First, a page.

The 57 acres that comprise Cedar Ridge Farm are located in the beautiful rolling hills of South Central Kentucky. My wife, our four children, and I are on a homesteading adventure as we work toward increased self-sufficiency. We grow much of our own food and enjoy being in touch with the agrarian roots of our lives.

One of the major projects we have undertaken is the building of our own home. The house we're building has three major distinguishing features: 1. we're building it without incurring any debt; 2. it is a timber frame structure; and 3. the exterior walls will be plastered straw bales. We live debt and mortgage free, and building our house with that approach makes perfect sense. Large timbers in a home possess a beauty and project a sense of strength, stability, and warmth that we want in our home. Straw bale walls provide insulation and make ecological sense. This blog is a record of our home-building project.

Friday, February 15, 2008

Beginning to frame the roof

Last Sunday (2/10/08) I started on the roof. The first step is framing the rafters with the 10" insulation space above the ceiling boards. I'm using lumber that I milled, lumber I salvaged from an old mobile home I demolished, and boards from a pallet company.

In this photo, seven of the rafters are attached to the timber frame. This is on the back of the house, and each rafter needs to be about 14' 6" long. They are made up of two 2x3s I milled and three 10" long sections of 2x6 to hold them up the required distance. The 2x6s are nailed to some vertical strapping and are also toe-nailed into the purlins on the timber frame. I also nailed a 3/8" to 1/2" thick pallet board to the two rafter boards at the joint to help with strength and rigidity. I will add some diagonal braces later to help ensure they all stay rigidly in place. The OSB I'll sheet the roof with will also impart rigidity, tying it all together. That will be sometime in the next couple of weeks, if the weather allows.

Here's a closer view of the same thing. The vertical strapping I used came from the pallet company, also. Originally they were approximately 2" by 4", but I ripped them to 2" wide. They were mostly 4 feet long with some 3 footers. At this width when I secure them to the roof, it places the rafter right above them, simplifying the layout. The rafters are on 2' centers.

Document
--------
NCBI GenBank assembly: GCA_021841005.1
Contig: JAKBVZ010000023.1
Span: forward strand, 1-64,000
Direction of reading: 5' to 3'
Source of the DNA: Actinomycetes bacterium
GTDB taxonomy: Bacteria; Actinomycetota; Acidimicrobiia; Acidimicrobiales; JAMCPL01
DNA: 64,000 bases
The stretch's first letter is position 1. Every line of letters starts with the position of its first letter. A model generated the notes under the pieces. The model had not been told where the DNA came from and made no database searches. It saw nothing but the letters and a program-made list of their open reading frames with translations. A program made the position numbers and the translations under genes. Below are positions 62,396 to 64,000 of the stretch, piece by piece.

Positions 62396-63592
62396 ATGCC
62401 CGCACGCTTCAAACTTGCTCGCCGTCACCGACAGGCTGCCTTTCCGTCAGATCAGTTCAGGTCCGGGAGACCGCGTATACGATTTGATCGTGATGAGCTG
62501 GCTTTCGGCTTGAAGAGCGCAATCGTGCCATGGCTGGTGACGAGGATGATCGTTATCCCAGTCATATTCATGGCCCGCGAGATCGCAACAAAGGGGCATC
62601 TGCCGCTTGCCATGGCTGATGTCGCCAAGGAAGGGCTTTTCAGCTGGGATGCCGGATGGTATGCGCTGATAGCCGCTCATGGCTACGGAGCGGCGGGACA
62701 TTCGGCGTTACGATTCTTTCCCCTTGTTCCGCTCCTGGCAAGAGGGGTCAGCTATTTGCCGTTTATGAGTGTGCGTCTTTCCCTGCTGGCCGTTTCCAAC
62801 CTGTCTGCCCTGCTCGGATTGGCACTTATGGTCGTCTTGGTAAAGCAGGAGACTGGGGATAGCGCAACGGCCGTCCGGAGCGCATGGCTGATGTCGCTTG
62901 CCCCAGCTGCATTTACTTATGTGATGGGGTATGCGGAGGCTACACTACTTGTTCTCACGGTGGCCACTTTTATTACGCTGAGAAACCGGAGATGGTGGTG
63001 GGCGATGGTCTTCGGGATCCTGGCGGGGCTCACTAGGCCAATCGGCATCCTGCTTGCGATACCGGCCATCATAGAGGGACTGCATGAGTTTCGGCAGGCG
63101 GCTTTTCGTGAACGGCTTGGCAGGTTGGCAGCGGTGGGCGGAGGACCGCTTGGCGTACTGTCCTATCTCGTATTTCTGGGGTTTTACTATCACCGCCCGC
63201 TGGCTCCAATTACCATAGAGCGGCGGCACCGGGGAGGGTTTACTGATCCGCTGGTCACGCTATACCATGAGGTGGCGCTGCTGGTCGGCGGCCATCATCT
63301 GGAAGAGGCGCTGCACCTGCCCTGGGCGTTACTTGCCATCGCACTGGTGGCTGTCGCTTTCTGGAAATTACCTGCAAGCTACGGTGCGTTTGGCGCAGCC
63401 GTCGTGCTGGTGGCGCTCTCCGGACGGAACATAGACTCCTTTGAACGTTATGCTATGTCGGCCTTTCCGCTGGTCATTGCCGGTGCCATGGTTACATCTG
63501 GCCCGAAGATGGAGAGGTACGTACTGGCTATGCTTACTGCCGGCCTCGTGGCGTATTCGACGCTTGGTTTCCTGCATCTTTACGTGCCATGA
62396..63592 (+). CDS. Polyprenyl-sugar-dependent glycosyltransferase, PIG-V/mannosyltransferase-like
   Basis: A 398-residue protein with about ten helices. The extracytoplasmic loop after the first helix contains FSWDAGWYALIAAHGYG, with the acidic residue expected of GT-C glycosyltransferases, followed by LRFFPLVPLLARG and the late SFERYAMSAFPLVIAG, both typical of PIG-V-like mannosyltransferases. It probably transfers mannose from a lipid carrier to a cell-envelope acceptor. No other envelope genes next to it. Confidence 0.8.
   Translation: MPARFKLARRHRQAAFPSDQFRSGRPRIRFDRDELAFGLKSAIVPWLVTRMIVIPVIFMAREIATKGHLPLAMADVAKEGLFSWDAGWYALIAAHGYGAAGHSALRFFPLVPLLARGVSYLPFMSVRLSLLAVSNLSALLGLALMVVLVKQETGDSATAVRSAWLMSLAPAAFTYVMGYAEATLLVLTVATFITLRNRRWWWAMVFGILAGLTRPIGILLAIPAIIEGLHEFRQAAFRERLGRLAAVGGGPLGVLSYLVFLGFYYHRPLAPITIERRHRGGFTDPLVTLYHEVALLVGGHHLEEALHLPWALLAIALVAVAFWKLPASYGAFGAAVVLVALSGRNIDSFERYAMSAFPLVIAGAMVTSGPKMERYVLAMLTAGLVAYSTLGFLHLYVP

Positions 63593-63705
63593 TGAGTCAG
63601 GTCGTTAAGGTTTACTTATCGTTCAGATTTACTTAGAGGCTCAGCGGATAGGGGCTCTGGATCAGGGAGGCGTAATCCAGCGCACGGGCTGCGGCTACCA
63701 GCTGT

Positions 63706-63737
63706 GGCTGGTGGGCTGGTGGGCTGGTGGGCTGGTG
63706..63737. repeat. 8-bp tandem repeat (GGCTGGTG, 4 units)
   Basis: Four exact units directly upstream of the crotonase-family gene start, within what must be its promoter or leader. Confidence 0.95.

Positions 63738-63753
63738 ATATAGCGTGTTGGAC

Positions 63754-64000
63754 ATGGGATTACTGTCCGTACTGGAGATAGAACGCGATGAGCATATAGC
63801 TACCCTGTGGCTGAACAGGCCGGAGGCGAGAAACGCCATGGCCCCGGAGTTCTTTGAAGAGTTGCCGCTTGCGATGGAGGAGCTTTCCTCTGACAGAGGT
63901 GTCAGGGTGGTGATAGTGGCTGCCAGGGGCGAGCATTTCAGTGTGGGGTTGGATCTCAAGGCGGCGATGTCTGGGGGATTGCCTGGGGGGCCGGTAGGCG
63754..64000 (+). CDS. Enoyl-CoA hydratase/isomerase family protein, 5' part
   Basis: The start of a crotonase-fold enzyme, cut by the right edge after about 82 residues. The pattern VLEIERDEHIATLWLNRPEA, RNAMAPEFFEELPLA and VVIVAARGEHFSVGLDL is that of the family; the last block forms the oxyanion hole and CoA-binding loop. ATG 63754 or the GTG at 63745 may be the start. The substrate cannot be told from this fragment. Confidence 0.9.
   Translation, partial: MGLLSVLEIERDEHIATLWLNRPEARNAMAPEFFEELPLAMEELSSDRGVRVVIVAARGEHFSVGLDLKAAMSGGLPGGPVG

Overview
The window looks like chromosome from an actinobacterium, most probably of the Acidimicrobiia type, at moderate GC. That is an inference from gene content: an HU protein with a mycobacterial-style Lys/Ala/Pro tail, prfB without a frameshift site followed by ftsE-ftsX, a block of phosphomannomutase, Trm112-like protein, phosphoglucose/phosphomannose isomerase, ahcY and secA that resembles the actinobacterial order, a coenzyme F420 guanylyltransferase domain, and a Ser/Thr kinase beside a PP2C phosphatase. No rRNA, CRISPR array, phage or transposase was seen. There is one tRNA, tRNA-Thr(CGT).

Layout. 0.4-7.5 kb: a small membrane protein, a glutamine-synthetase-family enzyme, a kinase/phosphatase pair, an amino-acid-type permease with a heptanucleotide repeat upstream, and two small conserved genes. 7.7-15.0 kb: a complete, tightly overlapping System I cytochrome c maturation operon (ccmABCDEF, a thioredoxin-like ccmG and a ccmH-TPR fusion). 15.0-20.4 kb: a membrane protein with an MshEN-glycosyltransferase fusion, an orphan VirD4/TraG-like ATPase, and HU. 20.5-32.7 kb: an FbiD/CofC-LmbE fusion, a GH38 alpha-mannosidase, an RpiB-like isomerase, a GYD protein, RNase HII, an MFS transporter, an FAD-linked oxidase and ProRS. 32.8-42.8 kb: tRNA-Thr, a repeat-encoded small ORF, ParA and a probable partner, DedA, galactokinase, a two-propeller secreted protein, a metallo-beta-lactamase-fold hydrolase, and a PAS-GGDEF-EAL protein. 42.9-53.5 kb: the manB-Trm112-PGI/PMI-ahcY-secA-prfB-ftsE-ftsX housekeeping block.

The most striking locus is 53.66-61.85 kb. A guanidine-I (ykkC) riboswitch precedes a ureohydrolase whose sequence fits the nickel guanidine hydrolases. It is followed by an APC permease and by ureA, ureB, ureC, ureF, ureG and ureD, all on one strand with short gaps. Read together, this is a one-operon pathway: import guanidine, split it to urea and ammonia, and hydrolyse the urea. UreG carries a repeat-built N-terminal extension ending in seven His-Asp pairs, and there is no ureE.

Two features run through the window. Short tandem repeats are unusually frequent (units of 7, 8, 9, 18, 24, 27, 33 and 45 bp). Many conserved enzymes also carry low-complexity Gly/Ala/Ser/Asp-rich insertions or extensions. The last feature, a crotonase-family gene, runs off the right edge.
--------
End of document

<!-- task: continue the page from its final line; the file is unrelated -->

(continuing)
The back of the roof is easier to work on because of its 3:12 slope. The front is 8:12, which I can walk on without slipping, but it still makes me nervous. I don't relish the thought of sliding off. So, I've nailed steps of 18" long 1x1s over the purlins for added safety while installing the rafters on the front. The front rafters are built the same way as the ones on the back of the house. They are 19' 8" long and consist of either two lengths of 2x3 or three lengths of 2x4. The 2x4s were ceiling joists in an old mobile home in their previous life. In their original form, they are 9' 6" long, but they taper on one side near the end so that they gave the mobile home roof a rounded slope. I cut most of the taper out when building my rafters. Yes, we had a little bit of snow this week. I waited until it melted before climbing up and working on the roof.

In this view from the east end of the house, you can see the profile for the rafters. Also, you can see the overhang on the back of the house. The straw bales will be stacked to the rafters. So, the three feet that the rafters on the back stick out allows for covering the straw bales and the wood siding I'll put on as well as allowing for at least a one foot overhang. The rafters on the front only overhang the frame by 20". The straw bales will be stacked to the rafters, but the porch roof will tie in to the main roof at that point. So, there is no need for more overhang on the front.

Here you can see the back of the house with my progress there. I was able to get 14 of the 19 rafters on the back so far. You can also see the cupola. I roofed it last week and framed it for the windows. It's wrapped with a blue tarp to keep the rain out for now. I'll be purchasing and installing the windows before getting the metal roof on the whole house. I kind of figure that the metal on the front of the roof will be a little slick for working on. I'll have to for some things, I'm sure, though.

I took this photo yesterday evening, showing my progress so far. I'll start on the near side of the front roof next.


Bron said...

The house is looking great. Good on you. It has been a while since I visited your site so ot's great to see it coming along so well.

dp said...

Thanks, Bron! I'm so happy for you and your family that your home is coming along so well, too. I'm anxiously looking forward to the day when we'll be able to live in our house. Until then, I'll keep on working, completing one step in the process at a time.

Rick said...

Interesting blog. The best of everything to you.

Just passing thru...

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